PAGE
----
Annette Anderson, deputy director of the Johns Hopkins Center for Safe and Healthy Schools, said she is "excited by what I heard today."

"We have felt like schools and districts have been on their own for most of this pandemic," Anderson said. "It has just felt like 14,000 districts coming up with 14,000 different plans."

"Now we are receiving clear signals from the Biden administration that there is a shift, that there is someone who is going to take this on at the federal level," Anderson continued.

The CDC guidance also address staff vaccinations and improved ventilation as two other strategies that can help prevent COVID transmission in schools. Improved ventilation might mean opening school windows and doors when safe and appropriate.

As to the rollout of COVID-19 vaccines, "our operational strategy specifically has vaccination as an additional layer of protection that can be added to the recommended five key mitigation strategies," Walensky said.

But evidence has led the CDC to conclude that vaccination is not essential to school reopening, if the other strategies are pursued. That assertion has met with considerable pushback from teacher's unions across the country, however.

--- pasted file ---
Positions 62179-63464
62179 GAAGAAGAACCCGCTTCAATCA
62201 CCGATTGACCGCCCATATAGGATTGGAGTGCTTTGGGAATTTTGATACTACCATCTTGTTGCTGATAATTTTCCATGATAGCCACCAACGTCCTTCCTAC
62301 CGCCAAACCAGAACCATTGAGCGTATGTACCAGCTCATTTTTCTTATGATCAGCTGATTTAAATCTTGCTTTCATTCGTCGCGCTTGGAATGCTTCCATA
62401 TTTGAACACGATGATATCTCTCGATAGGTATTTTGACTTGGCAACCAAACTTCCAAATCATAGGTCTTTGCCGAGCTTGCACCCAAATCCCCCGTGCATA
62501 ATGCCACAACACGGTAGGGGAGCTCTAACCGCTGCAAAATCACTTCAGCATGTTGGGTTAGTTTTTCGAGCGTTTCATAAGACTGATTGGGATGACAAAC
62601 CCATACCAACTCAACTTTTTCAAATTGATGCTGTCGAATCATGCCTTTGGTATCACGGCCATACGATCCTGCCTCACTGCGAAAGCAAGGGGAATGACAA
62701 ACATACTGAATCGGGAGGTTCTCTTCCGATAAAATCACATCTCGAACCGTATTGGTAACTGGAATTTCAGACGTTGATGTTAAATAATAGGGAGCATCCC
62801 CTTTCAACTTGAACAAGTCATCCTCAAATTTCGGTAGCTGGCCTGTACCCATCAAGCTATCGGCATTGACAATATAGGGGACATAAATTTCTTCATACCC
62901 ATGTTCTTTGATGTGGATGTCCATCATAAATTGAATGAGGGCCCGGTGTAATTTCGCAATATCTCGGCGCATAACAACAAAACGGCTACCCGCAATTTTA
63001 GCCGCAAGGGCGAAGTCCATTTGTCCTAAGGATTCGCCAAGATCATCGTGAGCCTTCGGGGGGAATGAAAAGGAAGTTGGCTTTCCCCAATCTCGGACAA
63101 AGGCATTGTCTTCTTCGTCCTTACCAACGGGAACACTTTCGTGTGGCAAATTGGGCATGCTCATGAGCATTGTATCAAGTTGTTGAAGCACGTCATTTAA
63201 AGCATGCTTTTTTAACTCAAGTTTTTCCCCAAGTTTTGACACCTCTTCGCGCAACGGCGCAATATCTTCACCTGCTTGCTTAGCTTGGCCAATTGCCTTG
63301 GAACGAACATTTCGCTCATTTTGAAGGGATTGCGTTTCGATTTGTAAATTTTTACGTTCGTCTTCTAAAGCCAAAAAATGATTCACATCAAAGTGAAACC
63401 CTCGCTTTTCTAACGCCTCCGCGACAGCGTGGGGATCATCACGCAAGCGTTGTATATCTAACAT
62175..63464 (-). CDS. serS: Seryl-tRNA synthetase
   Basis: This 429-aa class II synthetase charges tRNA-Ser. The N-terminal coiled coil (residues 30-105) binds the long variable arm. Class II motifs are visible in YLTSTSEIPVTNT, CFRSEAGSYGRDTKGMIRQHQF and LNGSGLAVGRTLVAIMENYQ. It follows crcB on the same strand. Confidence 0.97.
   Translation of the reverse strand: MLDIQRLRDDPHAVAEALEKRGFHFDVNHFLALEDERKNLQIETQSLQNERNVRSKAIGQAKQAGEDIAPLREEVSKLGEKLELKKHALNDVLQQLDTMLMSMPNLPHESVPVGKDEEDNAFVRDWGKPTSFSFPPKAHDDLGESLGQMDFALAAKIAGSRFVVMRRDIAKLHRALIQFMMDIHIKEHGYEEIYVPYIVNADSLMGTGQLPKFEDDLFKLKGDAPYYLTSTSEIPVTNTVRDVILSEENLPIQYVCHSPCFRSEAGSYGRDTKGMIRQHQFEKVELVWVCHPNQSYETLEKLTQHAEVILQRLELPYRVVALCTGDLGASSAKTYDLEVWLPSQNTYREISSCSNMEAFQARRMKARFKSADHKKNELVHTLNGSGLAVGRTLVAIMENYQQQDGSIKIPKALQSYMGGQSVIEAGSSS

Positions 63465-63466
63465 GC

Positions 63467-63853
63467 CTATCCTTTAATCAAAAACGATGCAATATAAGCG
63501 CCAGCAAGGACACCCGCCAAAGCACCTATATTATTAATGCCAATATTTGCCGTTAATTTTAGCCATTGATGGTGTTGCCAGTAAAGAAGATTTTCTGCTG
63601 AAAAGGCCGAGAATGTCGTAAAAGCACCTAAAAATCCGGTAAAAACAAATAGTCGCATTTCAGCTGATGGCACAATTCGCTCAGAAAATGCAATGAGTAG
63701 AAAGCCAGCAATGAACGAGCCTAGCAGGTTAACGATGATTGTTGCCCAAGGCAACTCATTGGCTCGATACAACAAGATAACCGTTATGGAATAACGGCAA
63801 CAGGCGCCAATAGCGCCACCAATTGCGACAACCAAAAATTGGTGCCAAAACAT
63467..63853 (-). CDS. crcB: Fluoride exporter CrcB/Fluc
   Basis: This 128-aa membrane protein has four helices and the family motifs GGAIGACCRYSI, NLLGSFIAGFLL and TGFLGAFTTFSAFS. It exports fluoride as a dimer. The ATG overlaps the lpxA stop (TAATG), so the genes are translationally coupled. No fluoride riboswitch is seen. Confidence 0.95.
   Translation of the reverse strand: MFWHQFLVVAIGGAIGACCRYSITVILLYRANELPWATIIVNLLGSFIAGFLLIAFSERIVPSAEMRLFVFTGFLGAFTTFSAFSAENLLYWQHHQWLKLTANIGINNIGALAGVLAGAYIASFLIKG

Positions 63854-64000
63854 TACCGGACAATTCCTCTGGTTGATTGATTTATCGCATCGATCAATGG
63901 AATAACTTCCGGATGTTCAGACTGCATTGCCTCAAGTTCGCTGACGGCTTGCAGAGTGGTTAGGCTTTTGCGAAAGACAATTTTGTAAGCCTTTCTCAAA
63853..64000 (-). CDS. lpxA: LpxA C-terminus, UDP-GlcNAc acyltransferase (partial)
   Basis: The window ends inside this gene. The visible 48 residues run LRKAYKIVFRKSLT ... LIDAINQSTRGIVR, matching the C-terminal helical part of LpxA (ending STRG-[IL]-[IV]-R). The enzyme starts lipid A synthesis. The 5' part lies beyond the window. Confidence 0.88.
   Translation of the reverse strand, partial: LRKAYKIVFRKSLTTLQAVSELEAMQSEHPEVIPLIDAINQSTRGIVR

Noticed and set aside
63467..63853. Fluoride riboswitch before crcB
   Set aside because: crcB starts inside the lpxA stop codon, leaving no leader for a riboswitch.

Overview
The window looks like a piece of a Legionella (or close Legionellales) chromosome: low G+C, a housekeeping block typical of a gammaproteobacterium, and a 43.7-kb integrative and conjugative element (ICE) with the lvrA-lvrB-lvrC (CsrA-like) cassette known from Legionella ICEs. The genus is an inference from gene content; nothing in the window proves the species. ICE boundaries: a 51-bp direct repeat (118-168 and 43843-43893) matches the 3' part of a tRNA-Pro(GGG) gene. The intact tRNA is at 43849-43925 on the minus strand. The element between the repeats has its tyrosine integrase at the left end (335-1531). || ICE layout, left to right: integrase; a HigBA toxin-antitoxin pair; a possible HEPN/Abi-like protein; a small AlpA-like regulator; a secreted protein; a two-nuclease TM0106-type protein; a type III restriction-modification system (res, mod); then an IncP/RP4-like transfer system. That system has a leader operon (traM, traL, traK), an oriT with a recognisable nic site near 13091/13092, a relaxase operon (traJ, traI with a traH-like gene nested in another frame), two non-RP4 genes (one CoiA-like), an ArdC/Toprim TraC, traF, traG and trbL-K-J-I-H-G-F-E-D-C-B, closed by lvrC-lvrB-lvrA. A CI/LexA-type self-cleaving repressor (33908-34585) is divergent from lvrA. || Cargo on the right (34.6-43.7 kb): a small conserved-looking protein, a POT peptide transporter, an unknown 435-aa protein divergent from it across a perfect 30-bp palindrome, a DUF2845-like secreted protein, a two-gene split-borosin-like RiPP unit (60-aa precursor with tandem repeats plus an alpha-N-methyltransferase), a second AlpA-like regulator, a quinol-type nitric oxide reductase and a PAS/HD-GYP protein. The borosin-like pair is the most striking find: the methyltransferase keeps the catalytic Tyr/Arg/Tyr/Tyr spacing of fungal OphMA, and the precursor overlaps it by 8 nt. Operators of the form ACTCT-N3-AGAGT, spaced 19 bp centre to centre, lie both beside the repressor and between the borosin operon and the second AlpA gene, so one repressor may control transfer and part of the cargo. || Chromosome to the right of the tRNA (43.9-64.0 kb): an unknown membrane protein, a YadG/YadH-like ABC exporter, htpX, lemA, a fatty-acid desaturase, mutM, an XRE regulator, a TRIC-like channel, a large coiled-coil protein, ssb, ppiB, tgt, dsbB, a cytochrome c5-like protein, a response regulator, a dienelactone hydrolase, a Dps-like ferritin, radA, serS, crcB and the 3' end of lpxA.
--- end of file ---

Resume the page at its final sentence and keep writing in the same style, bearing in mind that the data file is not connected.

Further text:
"It's one of those layers of mitigation we believe will help, but we believe and the science has demonstrated that schools can be reopened safely prior to all teachers being vaccinated," Walensky said.

The science has shown that most transmission at school occurs from staff-to-staff, she said.

More information

The U.S. Centers for Disease Control and Prevention have more about school reopening strategy.


SOURCES: Feb. 12, 2021, media briefing with: Rochelle Walensky, MD, MPH, director, U.S. Centers for Disease Control and Prevention; Annette Anderson, PhD, deputy director, Johns Hopkins Center for Safe and Healthy Schools; Donna Harris-Aikens, JD, senior advisor, policy and planning, U.S. Department of Education